WHO considers adding ‘parental alienation’ to new diagnostic guide

An emerging mental health issue in which one parent turns a child against the other parent could be added to the international standard for diagnostics next month.

“Parental alienation” may be among an updated list of diseases and related health problems when the World Health Organization votes to accept the 11th revision of the International Classification of Diseases (ICD-11) in May.

The issue is a kind of psychological manipulation of a child. It occurs when one parent systemically “badmouths” the other parent. In extreme cases of high-conflict divorce and separation, the child may align with one parent and reject the other. Mental health experts and law professionals are lining up to label it as a form of emotional abuse that can damage the mental health of children.

Research in the field has labelled parental alienation an “unacknowledged form of family violence” and has found long-term mental health consequences for children who experience it, including anxiety, lowered self-esteem and general quality of life, as well as a greater risk of depression.

“Some of the stories are heartbreaking,” says Barbara Fidler, clinical-developmental psychologist in Toronto who has specialized in high-conflict parenting. She says her caseload is growing. “I actually lose sleep over these families. We are losing sleep because children are suffering.”

The issue has faced much debate — what to call it and how to define it — within the intersecting fields of health and law as parents and children become embroiled in family courts. An international meeting on the issue will take place in Toronto next month. Fidler is working on a special issue of the Family Court Review due early 2020 with Queens University law professor Nick Bala. They hope the collection of all the latest data on parental alienation will inform family lawyers, judges and therapists around the world.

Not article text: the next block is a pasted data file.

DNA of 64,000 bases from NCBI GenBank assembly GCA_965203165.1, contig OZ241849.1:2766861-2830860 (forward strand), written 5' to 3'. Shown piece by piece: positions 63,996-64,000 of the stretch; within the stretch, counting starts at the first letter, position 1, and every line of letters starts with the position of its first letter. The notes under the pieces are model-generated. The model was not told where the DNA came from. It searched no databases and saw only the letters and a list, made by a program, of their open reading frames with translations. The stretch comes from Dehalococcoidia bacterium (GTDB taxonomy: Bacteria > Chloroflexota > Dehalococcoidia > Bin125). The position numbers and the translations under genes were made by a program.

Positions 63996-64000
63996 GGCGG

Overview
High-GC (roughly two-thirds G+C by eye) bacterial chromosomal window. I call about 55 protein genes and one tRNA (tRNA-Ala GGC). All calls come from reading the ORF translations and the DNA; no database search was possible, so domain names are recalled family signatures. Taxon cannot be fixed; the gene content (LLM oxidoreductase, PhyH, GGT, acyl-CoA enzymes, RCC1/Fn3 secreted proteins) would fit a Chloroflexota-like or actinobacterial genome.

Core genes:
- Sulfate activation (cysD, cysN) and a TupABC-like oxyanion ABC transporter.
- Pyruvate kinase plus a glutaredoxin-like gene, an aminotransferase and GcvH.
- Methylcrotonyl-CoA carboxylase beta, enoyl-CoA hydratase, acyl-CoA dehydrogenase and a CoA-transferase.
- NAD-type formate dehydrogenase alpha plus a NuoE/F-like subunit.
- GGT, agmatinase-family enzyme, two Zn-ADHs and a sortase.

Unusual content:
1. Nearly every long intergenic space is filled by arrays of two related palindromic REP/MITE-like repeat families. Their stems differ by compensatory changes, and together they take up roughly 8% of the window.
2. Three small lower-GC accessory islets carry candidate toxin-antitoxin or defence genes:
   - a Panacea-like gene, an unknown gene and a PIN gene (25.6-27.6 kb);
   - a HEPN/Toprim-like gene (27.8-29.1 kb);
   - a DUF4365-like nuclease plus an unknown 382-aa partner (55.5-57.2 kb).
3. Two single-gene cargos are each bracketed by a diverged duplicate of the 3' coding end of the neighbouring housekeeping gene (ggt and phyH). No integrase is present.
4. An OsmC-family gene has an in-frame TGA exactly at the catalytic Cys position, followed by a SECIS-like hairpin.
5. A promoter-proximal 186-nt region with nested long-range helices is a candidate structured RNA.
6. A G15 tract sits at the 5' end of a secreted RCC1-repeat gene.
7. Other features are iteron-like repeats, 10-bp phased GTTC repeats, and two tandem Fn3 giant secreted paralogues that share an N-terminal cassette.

“This is clearly a big problem,” says Bala. “I get emails from people coast, to coast, to coast and internationally, raising concerns about being cut off from their children, being cut off from grandchildren.”

Research shows that alienation doesn’t happen all at once, says Fidler, but it may develop quickly. Experts should focus on the behaviours being exhibited by the children, she says. These may include:

  • Rejection and denigration of a parent for reasons that are trivial
  • Rigid refusal to consider alternative views or explanations
  • Repetition of the favoured parent’s words
  • Rehearsed (or it sounds like rehearsed script)
  • Relatives are included in the rejection (even pets)
  • Little or no regret or guilt regarind behavior towards the parent being rejected.

Parents can:

  • Denigrate the other parent
  • Encouraging child to denigrate parent
  • Arranging conflicting activities
  • Inducing guilt about visits with other parent
  • Portraying other parent as dangerous
  • Involving child in spying

Alienating parents may not speak positively about the other parent, support the child’s relationship with them, encourage cooperation or problem solving over conflicts with them, or even have photos of them visible.

A growing body of research is illuminating the effects of parental alienation on children, says Fidler, including:

  • Self-hatred and self-esteem issues
  • Higher rates and risks of depression, relationship difficulties and substance abuse
  • Loss of guidance and support of one parent
  • Loss of relationship with extended family
  • Inability to develop and sustain healthy relationships

Fidler and Bala say there is a need for more research into how to better define alienation in its various forms, since not all cases look the same. It’s not just a mental health issue, but a legal issue that should require better training for family lawyers and judges, who can put a stop to alienation early.

“We need to recognize the problem earlier so that we can provide the education and in some cases therapy early on,” said Fidler.

In Canada, a proposal to reform the Divorce Act outlines the importance of a child’s relationship with each parent. “It is generally important for each parent to support the child’s relationship with the other parent,” an overview of the objectives of Bill C-78 reads online. “If a parent actively attempts to undermine their child’s relationship with the other parent, courts may need to consider this in making a parenting order.”

There is at least one high profile case in the U.S. that some experts point to as a case in point for a better understanding of parental alienation: Hollywood A-listers Brad Pitt and Angelina Jolie. In June of 2018, court documents obtained by The Blast showed that a judge in the stars’ divorce case said the couple’s children “not having a relationship with their father is harmful to them” and that Jolie should help mend their relationship with their father.

Source https://www.ctvnews.ca/health/who-considers-adding-parental-alienation-to-new-diagnostic-guide-1.4359286

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